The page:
An hour later I was still angry but felt bad about what I had done. I love my Mum, why did I try and upset her?
A day later Mum found her makeup brush and asked if I knew anything about it. I burst into tears and told her how sorry I was. I felt terrible.
I went to my piggy bank to see how much money I had. I have £7.40 in there. I told her I would buy her a new one when we next went to town.
I was the one who chose to feel powerless and I chose to punish someone else for that. That’s not right or ethical. There is a ridiculous number of people who blame others, for them actively choosing to feel powerless. If everyone learned to take responsibility for their actions, oh my gosh! Imagine what kind of world we would live in :). There would be no revenge and no blame. Everyone would understand how powerful they are (in a healthy way), naturally, everyone would then be confident.
I would love to live in a world where everyone had good self-esteem.
Of course, people only know what they know. I totally get that. I guess that’s why I wanted to write this blog. To share a powerful life lesson I have learned and hope that anyone looking to take back their power takes note.
If only my 7-year-old self had read this blog and learned that she can choose how she responds to situations.
4. Refocus our energy
Instead of using energy on hurting people, imagine if we used our energy on becoming a better human being? And making the world a more loving place?
I am aware those last two sentences sound a bit fluffy so let me share with you little things I do to achieve this:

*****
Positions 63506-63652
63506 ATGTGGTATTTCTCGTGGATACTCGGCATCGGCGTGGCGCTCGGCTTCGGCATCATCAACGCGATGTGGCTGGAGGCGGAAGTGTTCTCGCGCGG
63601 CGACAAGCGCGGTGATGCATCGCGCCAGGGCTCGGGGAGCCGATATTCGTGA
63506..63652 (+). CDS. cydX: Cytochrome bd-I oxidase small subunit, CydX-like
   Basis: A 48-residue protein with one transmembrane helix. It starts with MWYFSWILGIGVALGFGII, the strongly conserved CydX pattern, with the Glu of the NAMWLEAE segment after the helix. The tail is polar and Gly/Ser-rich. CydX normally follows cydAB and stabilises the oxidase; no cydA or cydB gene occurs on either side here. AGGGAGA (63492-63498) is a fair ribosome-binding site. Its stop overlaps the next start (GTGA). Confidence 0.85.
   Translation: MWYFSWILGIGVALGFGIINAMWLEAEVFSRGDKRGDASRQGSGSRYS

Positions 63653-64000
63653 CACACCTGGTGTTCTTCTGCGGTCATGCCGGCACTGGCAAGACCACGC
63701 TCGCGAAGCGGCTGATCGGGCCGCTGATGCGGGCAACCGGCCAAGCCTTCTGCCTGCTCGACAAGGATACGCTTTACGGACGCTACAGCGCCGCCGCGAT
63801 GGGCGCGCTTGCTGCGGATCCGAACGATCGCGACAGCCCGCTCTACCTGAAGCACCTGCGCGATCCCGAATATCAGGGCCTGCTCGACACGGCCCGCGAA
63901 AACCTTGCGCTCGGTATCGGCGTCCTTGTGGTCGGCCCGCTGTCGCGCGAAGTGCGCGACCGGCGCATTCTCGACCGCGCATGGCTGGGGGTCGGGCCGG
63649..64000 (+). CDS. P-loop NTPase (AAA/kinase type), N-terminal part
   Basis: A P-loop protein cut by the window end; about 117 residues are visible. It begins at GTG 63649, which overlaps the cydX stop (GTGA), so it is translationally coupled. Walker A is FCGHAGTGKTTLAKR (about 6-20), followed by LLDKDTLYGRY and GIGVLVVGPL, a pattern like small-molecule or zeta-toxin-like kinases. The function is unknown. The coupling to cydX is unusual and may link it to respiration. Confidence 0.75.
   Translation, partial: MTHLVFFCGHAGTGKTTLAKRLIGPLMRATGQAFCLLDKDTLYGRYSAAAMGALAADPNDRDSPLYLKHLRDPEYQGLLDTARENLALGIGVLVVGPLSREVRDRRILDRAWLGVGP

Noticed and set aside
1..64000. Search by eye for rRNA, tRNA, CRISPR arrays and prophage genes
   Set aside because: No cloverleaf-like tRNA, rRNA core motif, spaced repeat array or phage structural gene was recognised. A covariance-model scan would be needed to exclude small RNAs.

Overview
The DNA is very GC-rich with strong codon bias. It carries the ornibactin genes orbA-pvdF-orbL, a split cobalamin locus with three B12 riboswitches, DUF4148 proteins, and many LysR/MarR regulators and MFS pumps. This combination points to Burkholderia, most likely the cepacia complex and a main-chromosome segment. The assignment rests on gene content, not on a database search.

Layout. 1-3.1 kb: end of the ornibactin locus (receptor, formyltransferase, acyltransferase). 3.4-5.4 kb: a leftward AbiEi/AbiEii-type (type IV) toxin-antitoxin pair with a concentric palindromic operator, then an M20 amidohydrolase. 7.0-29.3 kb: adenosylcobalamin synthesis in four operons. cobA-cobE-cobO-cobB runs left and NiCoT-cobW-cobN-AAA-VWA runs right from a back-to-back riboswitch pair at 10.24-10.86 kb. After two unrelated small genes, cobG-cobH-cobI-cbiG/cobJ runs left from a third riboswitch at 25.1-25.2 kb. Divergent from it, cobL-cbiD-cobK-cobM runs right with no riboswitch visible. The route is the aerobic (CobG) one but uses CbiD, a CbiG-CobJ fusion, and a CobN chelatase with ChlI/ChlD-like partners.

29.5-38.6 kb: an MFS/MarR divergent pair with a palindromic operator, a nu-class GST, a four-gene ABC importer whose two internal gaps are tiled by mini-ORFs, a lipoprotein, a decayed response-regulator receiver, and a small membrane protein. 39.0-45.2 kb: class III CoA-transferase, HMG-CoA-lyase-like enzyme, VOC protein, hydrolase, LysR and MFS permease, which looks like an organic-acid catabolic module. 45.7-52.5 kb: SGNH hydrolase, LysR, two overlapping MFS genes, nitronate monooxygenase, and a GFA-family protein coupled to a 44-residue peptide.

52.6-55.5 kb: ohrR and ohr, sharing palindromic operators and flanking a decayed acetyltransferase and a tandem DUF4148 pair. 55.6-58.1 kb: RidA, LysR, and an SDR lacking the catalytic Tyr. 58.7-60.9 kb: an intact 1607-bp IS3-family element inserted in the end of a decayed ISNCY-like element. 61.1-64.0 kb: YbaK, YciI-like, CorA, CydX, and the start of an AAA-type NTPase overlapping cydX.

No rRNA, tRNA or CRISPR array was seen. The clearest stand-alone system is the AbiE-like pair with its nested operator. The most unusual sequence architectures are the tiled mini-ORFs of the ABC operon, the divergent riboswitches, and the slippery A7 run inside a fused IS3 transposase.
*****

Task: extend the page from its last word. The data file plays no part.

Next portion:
- Think about my friends and what I appreciate about them. If one individual friend stands out in my mind I call or text, saying how much I appreciate them.
- Get out my own head and watch an inspiring movie. Watching an inspiring movie gives me something else for my mind to focus. Plus I always leave the cinema with a different perspective on life.
Seeking sympathy or blaming others for your circumstances = playing the victim
Taking responsibility for your actions and emotions = playing the empowered bad ass.
Head over to our free Financial Freedom Coaching group on Facebook for daily motivational tips, how-to articles, and life lessons. Also, please join our mailing list (it’s on the right) for our articles straight to your inbox. Lastly, here are some more of my stories and things I’ve learned:
- Create your own success mould!
- 3 lessons my hilariously awkward dating life taught me about property
- 7 simple cures for self-sabotage (one you can even do in bed)
- 21 Emotion Regulation Worksheets & Strategies